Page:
It seems to me that there’s been a rising tide of studies and initiatives revolving around happiness since the start of this decade – especially among policymakers including the UK Government’s own Cabinet Office.
But why bother?
Well according to the United Nation’s Sustainable Development Solutions Network – whose second World Happiness Report was published in 2013 – ’Happy people live longer, are more productive, earn more, and are also better citizens.’
And it concludes: ’Well-being should be developed both for its own sake and for its side-effects.’
In other words: Happiness is good for government.
The UN’s World Happiness Report relies on a carefully calibrated combination of datasets to arrive at its international index of national happiness.
The Copenhagen-based think-tank the Institut for Lykkesforskning (for non-Dansk speakers: Institute of Happiness) has identified at least eight factors that it believes influences happiness in Denmark.
And in higher education establishments across the globe – including the University of British Columbia, the LSE, Columbia University and Warwick Business School – economists are turning their attention to criteria, even genetics, to pinpoint happiness-shaped policies and practices for sustainable 21st century economies and societies.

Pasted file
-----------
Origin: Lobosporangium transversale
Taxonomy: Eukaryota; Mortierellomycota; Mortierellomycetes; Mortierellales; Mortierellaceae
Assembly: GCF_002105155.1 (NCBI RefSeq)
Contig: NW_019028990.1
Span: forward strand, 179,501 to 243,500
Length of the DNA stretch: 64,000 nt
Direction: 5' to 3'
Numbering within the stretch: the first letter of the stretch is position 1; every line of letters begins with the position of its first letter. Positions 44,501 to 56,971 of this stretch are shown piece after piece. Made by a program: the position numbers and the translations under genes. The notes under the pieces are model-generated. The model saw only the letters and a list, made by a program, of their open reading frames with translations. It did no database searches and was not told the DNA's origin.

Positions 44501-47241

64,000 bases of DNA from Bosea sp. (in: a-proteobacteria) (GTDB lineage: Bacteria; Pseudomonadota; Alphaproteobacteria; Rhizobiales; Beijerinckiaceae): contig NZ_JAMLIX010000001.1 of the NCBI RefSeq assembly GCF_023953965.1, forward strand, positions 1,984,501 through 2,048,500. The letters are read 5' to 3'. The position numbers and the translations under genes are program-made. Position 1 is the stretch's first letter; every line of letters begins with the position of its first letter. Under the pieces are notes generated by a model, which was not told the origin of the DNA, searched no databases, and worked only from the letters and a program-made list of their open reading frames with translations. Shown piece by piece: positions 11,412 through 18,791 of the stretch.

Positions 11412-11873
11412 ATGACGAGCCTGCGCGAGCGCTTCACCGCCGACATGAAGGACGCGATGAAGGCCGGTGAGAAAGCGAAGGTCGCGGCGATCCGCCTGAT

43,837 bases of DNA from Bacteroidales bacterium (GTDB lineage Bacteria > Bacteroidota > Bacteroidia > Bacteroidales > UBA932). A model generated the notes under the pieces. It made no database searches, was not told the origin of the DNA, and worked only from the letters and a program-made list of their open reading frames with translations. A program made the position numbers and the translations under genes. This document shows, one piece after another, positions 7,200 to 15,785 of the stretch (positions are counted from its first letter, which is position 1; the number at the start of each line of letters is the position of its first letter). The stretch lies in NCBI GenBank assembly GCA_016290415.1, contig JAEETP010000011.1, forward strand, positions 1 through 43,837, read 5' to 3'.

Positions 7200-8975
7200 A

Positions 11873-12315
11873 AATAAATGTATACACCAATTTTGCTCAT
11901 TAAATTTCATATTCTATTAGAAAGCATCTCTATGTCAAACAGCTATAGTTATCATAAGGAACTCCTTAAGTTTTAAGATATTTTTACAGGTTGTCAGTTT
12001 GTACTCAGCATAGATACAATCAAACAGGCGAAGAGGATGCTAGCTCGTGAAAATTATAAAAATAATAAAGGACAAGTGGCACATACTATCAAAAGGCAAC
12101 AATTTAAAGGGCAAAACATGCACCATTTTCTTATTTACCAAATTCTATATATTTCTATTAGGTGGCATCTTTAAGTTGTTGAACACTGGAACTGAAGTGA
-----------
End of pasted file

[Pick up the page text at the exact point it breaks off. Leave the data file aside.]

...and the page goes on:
What really intrigues me, though, is not so much the transformation of happiness into a matrix of metrics to tick off.
I’m more curious about a recipe for happiness which relies on a combination of economic, environmental, social and cultural ingredients.
In my career as a financial planner, my happiest clients weren’t necessarily the ones who were wealthiest. And my wealthiest clients didn’t make me the happiest either.
What’s more, when it came to dealing with lifecos, platforms, software and service providers, probably the biggest factor in determining my level of happiness was not price, features, uptime, speed of response and so on, but how I was able to work with them to achieve what I wanted for my clients.
At the very least, happiness is a two-way street. The feeling’s mutual.
To be happy requires two sides in an encounter to fulfill a common, higher purpose. And the most significant influences on happiness aren’t always the most apparent ones.
Happiness is complex.
That’s as true between a nation and its citizens; between an adviser and a client; and a provider and a practice.
And when you lead a team with a stake in the happiness of hundreds of financial advice practices and practitioners and paraplanners, thousands of investors [plus shareholders and regulators too], I think it matters to the way we do business. I think it pays to pay attention.
That brings me back to the findings of the UN’s World Happiness Report in 2013. It’s no coincidence that the Danes feature in plenty of the research surrounding happiness. Because who topped the UN’s national happiness index?
Denmark. (The UK came 22nd.)
In fact, digging around the topic a little bit more, it seems the Danes frequently appear top – or very near it – in any survey of happiness, well-being or contentment.Which begs the question: ‘Why are the Danes so happy?’.
And, perhaps just as importantly, what lessons can we learn from the day-to-day Danish experience that we can apply to the way we do things around here?
2015 is the year James Hay intends to find out.